Five takeaways for corporate counsel on the USMCA

Riyaz Dattu

Jun 24, 2020

In a recent article for Law.com, Riyaz Dattu, a partner in Osler’s International Trade and Investment Group, looks at the practical aspects of the United States-Mexico-Canada Agreement’s implementation that affect all producers, exporters and importers of goods within the North American region. Riyaz co-authored the article with international trade lawyers, Richard Mojica, a member of U.S.-based Miller & Chevalier’s international practice, and Eduardo Sotelo Cauduro, a partner of Mexico-based Sanchez Devanny’s international trade and customs practice.

Their article, “Five takeaways for corporate counsel on the USMCA,” discusses “what corporate counsel should know in order to discuss the USMCA with trade compliance personnel at their company,” including the “use of the correct rules of origin, new methodology for certification of origin, tapping into government provided resources, needed modifications to internal compliance programs, and getting ready for audits and investigations.”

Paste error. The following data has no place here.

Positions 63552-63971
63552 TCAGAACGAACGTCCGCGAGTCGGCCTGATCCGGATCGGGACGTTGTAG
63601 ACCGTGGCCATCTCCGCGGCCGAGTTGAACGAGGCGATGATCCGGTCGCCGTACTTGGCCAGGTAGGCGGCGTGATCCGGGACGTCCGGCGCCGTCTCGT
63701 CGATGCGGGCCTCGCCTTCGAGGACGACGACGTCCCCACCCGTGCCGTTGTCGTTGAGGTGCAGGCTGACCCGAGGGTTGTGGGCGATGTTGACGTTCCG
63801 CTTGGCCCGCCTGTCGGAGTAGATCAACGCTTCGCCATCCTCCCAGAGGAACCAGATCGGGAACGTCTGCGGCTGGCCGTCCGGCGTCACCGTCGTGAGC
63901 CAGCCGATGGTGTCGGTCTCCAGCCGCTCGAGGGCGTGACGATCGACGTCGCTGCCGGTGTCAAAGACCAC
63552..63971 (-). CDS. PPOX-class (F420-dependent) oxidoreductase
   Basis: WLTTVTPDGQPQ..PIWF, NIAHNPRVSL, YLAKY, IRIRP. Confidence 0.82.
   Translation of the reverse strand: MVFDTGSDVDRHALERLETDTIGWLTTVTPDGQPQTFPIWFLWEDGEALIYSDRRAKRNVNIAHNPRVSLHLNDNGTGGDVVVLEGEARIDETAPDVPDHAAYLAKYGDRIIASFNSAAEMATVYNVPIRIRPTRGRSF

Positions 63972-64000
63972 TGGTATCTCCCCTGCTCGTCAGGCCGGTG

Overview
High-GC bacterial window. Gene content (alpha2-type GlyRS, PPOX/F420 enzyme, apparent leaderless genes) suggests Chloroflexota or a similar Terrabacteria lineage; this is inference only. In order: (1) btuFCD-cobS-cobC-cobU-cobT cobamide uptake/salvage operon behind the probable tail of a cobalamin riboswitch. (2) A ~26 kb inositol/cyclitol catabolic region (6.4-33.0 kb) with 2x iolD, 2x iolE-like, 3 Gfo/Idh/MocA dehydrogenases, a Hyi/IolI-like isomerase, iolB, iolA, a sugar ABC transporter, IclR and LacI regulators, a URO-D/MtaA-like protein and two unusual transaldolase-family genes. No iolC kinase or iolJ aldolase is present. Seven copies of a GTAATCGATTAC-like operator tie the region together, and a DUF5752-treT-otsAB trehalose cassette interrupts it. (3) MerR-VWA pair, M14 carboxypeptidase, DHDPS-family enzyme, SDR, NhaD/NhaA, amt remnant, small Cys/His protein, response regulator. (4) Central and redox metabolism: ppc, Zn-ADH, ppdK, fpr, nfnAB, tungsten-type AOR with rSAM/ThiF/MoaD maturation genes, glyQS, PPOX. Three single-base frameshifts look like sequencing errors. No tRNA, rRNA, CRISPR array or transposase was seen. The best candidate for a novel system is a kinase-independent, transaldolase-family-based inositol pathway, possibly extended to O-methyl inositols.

The USMCA came into effect on July 1, 2020, replacing the North American Free Trade Agreement (NAFTA). As the article reports, failure to comply with the USMCA’s requirements can have severe implications for companies from both financial and reputational perspectives. Also, a poor compliance record can affect the ability to participate in some customs facilitation programs.

If you register to become a Free ALM Digital Reader, you can read the read the full article, “Five takeaways for corporate counsel on the USMCA,” on Law.com.